Mississippi Power turns coal and natural gas into steam. That steam helps create the electricity that flows to your home. That's why Mississippi Power spokesman Kurt Brautigam says power is not a problem.
"In the southeast," Brautigam said, "we've been able really to keep up better with the demand. We built power plants and are in fact in the process of building power plants."
This summer's expansion at Mississippi Power's Jackson County plant is one of the reasons that power blackouts are unlikely in South Mississippi. You see, when the two new units go on line, Plant Daniel will have the capability to produce more than 2,000 megawatts of electricity. Mississippi Power says that, combined with the 1,000 megawatts generated here at Gulfport's Plant Watson should be more than enough to handle some 190,000 customers.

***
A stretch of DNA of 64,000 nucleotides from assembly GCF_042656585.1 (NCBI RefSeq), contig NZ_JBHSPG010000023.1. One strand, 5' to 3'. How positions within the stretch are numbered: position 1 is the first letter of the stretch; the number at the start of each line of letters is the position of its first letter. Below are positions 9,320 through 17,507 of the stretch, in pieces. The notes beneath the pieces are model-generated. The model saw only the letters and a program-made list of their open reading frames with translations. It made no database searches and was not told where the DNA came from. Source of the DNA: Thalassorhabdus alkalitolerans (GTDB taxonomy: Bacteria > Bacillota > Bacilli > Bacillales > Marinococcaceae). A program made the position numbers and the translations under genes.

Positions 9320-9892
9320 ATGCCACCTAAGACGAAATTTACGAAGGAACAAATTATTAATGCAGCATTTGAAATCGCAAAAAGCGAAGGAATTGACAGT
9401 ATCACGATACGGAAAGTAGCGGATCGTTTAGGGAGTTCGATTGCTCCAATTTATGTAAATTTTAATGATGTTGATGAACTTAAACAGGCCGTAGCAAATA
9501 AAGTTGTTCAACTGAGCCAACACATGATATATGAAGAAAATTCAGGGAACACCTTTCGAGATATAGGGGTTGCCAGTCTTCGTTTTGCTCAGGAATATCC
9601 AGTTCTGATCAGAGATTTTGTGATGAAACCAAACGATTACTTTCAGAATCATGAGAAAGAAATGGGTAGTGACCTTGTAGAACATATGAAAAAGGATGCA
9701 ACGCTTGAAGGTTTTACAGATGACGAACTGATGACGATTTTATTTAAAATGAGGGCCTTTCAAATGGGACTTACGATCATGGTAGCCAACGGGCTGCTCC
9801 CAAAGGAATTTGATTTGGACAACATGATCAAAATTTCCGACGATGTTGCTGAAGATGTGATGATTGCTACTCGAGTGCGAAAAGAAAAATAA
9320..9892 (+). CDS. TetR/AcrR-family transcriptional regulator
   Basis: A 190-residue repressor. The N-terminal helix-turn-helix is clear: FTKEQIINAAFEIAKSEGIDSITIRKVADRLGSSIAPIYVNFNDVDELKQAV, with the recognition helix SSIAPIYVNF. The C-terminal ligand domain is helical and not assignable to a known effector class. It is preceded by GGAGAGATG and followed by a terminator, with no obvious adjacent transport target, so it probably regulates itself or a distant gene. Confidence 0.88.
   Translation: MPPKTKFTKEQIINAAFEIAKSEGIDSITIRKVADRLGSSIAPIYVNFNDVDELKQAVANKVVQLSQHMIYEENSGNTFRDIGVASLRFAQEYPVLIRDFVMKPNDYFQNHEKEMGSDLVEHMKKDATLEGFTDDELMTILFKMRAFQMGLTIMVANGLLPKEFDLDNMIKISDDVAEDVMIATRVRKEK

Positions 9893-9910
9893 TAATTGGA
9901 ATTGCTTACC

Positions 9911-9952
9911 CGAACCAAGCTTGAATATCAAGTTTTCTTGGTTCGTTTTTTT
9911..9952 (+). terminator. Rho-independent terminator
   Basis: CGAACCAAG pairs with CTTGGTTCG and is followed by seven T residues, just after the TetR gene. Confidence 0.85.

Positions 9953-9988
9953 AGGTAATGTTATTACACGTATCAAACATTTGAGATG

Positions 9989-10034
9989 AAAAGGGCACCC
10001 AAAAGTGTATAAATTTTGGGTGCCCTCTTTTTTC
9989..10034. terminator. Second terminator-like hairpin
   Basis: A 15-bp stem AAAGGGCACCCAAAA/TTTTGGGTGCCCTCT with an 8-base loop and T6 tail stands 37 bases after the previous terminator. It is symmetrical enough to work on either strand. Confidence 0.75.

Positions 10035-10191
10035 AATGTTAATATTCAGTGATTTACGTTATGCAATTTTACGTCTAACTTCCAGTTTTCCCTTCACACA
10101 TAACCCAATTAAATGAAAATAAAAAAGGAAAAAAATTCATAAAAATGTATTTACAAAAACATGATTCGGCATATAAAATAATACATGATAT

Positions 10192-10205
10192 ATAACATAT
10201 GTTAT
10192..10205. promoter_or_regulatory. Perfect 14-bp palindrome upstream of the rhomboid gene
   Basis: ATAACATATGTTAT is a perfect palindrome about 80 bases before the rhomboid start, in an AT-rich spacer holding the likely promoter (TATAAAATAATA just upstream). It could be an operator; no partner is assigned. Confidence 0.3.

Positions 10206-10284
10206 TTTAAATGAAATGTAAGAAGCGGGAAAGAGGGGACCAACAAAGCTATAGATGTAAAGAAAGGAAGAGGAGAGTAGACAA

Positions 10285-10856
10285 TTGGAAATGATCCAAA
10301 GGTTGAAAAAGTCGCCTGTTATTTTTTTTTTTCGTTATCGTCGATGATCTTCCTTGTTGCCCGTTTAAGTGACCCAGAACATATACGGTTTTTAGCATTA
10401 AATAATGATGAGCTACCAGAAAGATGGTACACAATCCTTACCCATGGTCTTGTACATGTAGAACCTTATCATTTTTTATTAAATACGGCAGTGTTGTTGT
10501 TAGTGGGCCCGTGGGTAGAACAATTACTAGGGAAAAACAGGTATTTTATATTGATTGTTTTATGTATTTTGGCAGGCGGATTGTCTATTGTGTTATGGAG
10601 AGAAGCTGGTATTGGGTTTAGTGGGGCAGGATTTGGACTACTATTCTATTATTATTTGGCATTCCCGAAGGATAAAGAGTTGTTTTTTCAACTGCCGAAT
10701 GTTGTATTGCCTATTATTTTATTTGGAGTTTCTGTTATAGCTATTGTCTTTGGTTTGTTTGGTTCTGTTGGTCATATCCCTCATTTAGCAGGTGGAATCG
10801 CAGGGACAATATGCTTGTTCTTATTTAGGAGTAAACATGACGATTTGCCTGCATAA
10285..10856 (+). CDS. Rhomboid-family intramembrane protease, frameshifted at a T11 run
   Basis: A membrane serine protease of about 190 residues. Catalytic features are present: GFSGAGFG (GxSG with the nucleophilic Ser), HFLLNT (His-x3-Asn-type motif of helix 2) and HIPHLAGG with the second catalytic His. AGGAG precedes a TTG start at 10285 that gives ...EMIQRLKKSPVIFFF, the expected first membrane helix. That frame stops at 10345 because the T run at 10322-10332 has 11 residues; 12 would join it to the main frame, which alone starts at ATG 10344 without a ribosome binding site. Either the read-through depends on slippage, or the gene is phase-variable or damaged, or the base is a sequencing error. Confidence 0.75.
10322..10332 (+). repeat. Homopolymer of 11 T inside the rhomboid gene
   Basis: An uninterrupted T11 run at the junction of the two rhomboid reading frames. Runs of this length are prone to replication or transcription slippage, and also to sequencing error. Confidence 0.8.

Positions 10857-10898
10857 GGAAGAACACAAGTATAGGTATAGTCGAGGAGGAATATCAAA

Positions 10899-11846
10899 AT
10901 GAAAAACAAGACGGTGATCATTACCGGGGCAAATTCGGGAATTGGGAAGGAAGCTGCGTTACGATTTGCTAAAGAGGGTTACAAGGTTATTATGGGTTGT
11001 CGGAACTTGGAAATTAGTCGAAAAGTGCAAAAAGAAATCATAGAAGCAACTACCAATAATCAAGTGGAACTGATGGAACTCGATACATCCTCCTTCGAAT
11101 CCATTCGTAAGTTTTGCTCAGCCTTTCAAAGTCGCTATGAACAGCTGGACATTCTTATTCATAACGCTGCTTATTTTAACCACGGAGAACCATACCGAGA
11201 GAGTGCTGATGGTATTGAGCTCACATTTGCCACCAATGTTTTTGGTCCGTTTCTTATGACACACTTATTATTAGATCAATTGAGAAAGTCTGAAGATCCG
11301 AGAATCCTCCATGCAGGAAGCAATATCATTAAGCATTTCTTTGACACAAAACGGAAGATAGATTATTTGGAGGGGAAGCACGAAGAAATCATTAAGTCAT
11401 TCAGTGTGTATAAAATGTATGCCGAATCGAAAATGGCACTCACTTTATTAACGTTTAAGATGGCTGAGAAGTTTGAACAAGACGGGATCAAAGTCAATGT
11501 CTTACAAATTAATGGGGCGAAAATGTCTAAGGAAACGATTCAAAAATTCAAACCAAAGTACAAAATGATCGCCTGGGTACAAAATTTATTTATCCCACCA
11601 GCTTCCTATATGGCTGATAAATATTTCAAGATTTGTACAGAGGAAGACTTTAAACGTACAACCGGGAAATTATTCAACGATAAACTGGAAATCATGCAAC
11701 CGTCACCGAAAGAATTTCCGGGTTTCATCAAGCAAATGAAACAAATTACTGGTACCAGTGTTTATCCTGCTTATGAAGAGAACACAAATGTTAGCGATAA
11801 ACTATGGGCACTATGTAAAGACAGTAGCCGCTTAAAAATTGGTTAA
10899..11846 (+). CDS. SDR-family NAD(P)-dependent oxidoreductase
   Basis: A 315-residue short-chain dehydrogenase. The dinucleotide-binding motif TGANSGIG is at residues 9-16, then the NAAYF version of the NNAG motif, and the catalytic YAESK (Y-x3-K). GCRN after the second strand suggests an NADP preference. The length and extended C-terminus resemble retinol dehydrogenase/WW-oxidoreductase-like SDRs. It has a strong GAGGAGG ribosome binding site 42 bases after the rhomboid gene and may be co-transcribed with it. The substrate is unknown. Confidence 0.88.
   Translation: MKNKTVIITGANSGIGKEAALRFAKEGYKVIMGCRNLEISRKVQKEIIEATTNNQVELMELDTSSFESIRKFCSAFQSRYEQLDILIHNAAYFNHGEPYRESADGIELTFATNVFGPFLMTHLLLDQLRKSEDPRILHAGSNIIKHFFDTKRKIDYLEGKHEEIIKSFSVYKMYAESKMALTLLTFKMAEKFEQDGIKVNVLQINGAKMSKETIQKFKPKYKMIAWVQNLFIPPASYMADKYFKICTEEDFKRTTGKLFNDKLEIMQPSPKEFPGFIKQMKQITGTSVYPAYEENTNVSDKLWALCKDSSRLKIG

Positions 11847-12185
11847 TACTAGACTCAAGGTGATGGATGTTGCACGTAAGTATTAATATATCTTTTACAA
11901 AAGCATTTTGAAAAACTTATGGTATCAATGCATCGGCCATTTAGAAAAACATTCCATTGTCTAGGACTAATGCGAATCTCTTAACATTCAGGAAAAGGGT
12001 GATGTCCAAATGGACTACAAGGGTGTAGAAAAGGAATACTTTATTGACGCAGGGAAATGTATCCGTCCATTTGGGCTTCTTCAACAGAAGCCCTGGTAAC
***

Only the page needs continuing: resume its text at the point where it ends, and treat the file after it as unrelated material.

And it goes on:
"But we also can bring it in from areas surrounding our area," Brautigam said. "We can transmit power, you buy it and transmit it into your system. That is one option that has really not been available as much as it has been in the past in California."
The ability to send and receive power from Alabama, Florida, and Georgia is why South Mississippi power grids won't be turning off your electricity.
Mississippi is considered a low cost utility state. Consequently, officials say monthly power rates are below the national average.